Residential towers to provide nearly 2,000 single-occupancy rooms for officers and enlisted personnel
The Naval Facilities Engineering Systems Command Marianas has announced 11 projects to be built at the U.S. Marine Corps Base Camp Blaz in Dededo, including seven housing towers that will provide nearly 2,000 single-occupancy rooms for officers and enlisted personnel who will be relocated from Okinawa to Guam.
A Programmatic Agreement memo related to the projects is now available for public review and comments through July 22. The public consultation process is required under the National Historic Preservation Act.
The projects include a high-rise consolidated headquarters for Third Marine Expeditionary Brigade (MEB), fire and police stattions, a dining facility, seven multi-story housing complex. At least give of the buildings will each have 300 single-occupancy rooms.
The consolidated headquarters will accommodate the 3rd MEB, Combat Logistics Battalion, 4th Marine Regiment and two Infantry Battalions.
The projects are related to the Department of Defense's $10-billion program to relocate 5,000 marines from Okinawa to Guam. Officials said the marines' arrival is expected to begin by October 2024 and will take 18 months to complete.
"All 11 projects are located within the area of potential effects and are on a mostly flat, uplifted limestone plateau. The majority of the interior of the island comprises Mariana limestone," the memo said.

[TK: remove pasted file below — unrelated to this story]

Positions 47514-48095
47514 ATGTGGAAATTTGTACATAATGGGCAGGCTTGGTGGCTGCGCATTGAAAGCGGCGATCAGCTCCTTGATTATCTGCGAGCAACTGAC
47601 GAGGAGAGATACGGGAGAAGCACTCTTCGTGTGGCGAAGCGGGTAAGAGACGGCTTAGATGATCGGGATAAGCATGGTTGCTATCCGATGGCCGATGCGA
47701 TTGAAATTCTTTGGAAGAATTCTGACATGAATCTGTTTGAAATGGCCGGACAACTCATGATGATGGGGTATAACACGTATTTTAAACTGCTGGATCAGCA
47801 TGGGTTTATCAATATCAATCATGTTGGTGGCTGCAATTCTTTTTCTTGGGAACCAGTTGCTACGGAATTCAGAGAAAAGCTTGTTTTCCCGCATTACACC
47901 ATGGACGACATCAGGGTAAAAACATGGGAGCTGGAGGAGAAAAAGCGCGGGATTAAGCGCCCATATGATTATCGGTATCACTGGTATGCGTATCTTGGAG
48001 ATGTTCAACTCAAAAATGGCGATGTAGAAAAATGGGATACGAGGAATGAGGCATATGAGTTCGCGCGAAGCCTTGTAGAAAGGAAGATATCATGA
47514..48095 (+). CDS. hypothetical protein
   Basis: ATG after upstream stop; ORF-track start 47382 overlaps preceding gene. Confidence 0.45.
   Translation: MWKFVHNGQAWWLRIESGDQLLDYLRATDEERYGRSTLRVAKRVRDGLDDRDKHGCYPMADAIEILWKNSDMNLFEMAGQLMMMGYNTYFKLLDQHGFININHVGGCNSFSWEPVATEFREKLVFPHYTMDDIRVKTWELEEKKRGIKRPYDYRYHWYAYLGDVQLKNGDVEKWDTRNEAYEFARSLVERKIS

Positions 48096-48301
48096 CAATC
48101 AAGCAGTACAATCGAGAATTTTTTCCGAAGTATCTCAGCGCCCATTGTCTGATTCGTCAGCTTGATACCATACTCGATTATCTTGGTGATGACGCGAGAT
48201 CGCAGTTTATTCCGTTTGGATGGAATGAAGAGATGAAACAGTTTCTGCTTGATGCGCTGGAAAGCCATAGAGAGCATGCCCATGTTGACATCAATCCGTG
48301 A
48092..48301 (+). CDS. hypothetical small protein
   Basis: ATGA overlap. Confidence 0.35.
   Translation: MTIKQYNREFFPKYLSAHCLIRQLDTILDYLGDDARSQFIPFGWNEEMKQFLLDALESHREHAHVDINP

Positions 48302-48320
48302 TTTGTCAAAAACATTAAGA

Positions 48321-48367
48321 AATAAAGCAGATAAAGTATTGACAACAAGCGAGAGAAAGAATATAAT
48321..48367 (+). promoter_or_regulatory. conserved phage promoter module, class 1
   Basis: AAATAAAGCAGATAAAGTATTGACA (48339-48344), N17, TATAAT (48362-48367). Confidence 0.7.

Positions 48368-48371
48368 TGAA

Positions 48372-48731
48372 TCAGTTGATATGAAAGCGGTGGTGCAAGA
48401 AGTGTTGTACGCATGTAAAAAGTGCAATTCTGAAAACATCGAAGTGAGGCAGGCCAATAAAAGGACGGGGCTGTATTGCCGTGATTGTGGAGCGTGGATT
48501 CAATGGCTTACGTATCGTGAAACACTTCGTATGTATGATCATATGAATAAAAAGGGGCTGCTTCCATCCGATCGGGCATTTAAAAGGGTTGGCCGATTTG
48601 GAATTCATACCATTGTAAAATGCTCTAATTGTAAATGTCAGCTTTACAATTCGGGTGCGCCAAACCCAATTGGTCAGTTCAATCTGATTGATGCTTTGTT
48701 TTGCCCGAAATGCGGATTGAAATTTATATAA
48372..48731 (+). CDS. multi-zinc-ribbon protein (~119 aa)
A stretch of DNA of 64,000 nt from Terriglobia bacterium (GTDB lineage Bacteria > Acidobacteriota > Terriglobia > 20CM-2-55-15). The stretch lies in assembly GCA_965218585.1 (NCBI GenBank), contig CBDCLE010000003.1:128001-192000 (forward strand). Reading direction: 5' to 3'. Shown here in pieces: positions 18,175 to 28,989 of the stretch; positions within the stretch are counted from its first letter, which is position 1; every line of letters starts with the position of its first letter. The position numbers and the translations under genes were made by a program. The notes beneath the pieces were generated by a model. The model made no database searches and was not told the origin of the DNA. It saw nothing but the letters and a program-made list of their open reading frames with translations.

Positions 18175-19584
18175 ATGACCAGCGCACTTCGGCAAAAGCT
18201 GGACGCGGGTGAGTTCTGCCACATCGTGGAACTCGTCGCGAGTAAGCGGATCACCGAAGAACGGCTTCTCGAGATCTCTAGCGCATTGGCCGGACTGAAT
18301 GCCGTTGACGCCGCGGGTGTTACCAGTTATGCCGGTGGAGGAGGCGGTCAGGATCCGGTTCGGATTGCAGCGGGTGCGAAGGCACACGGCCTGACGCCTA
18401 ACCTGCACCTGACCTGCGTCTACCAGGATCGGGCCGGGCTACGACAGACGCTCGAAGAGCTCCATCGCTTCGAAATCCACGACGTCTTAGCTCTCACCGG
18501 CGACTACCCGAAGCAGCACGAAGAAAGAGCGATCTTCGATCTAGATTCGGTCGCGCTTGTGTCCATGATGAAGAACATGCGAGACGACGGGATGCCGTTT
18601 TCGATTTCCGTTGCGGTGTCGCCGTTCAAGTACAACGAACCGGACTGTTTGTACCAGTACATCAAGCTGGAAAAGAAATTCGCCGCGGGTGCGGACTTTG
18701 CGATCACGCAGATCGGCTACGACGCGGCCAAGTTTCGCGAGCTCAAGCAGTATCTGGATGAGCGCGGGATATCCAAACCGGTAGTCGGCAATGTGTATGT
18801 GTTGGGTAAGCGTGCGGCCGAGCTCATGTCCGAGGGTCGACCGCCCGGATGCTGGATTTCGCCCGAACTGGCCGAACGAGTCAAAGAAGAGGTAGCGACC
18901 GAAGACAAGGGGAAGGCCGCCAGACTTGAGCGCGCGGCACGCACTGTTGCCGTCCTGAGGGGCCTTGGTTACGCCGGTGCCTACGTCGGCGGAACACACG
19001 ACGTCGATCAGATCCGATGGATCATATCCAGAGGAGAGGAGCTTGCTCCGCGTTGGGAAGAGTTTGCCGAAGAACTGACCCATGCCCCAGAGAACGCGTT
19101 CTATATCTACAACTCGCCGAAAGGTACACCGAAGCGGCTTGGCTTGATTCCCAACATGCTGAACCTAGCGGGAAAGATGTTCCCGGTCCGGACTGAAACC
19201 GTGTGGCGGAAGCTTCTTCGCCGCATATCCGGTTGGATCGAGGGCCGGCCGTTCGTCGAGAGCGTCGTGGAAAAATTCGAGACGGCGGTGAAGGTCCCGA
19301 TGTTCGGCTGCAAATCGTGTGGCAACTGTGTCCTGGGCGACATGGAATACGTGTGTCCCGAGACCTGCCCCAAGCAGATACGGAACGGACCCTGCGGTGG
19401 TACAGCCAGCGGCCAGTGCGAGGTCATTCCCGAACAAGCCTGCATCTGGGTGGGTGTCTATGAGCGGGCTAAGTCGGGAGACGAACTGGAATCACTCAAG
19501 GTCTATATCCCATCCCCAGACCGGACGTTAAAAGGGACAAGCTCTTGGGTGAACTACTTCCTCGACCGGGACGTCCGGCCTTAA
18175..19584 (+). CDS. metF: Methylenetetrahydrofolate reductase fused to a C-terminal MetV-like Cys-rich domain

Project design and construction will entail tasks that may require geotechnical borings of varying depths, mechanized excavation, placement of survey markers, and other similar activities.
"In planning for the undertaking, the Department of Defense first conducted a data gap analysis to determine the need for supplemental identification and evaluation surveys and then conducted those surveys," the memo said.
"This proposed project was determined to require supplemental identification and evaluation efforts, and the results have been applied to the siting/lay down of the proposed project."
The memo said DoD surveys and evaluations focused on project-specific area of potential effects (APE) to include portions of the island subject to direct and indirect effects of projects.
"More specifically, the APE for these vertical projects has been subject to one or more of the historic property identification efforts, which may include background research, consultation, oral history interviews, sample field investigation and field survey," the memo said.
The memo said archaeological studies identified the presence of historic properties in the project location.
The memo cited a 2018 resolution agreement between the Navy and Guam SHPO to implement monitoring and archaeological investigation for discoveries identified during activities.
"Ongoing investigations are executing the agreed-upon mitigative work that will collect data to characterize the sites prior to the commencement of vertical construction," the memo said. "The historic properties that are present within the APE will no longer be extant once mitigation is complete (i.e., qualifying characteristics will have been altered and the integrity diminished)."
The DoD has retained a full-time archaeologist at Camp Blaz to provide site checks, oversee coordination and execution of the archaeological mitigation measures in the Programmatic Agreement and to provide quality control.